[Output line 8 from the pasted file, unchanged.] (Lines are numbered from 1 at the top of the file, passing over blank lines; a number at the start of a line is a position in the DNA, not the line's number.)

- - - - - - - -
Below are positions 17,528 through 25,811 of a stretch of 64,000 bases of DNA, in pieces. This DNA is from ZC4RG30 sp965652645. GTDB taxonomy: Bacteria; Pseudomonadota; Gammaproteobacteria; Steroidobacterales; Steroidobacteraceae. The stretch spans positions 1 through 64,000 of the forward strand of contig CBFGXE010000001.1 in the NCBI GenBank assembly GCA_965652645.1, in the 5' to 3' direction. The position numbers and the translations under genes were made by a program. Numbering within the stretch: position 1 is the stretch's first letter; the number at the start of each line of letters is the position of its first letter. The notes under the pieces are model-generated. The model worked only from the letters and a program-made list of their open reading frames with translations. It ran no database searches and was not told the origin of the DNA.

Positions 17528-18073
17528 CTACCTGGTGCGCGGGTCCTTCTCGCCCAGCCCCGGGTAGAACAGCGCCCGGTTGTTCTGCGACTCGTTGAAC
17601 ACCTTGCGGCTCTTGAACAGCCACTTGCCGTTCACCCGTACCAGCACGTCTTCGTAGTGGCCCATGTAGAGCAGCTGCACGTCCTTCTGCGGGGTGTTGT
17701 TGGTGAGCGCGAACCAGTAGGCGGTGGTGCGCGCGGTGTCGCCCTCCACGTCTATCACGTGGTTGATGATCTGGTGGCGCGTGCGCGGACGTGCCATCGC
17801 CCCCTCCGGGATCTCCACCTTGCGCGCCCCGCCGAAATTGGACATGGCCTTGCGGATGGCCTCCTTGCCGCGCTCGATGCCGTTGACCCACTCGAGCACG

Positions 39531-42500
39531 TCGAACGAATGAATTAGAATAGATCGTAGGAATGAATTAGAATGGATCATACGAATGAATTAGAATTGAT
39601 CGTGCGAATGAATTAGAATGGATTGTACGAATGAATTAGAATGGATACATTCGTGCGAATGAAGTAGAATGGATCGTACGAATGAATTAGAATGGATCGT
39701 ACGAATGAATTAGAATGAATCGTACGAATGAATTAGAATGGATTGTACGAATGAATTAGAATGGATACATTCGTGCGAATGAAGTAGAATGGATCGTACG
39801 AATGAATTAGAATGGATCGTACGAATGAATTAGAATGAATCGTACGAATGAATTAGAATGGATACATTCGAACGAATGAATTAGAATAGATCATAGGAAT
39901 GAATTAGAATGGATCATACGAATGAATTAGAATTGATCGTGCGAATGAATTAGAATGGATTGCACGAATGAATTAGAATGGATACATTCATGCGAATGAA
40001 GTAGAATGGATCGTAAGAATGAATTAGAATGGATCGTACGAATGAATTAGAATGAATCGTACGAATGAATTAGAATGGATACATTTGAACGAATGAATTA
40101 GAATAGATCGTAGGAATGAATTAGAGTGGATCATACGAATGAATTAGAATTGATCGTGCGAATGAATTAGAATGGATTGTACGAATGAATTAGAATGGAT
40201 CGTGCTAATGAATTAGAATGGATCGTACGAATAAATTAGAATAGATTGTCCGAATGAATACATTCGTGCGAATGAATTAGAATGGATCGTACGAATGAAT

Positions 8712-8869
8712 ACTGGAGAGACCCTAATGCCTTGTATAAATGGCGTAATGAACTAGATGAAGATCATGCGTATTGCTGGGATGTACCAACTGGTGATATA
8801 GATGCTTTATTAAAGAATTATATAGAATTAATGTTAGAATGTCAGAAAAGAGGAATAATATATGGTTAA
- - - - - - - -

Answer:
39531 TCGAACGAATGAATTAGAATAGATCGTAGGAATGAATTAGAATGGATCATACGAATGAATTAGAATTGAT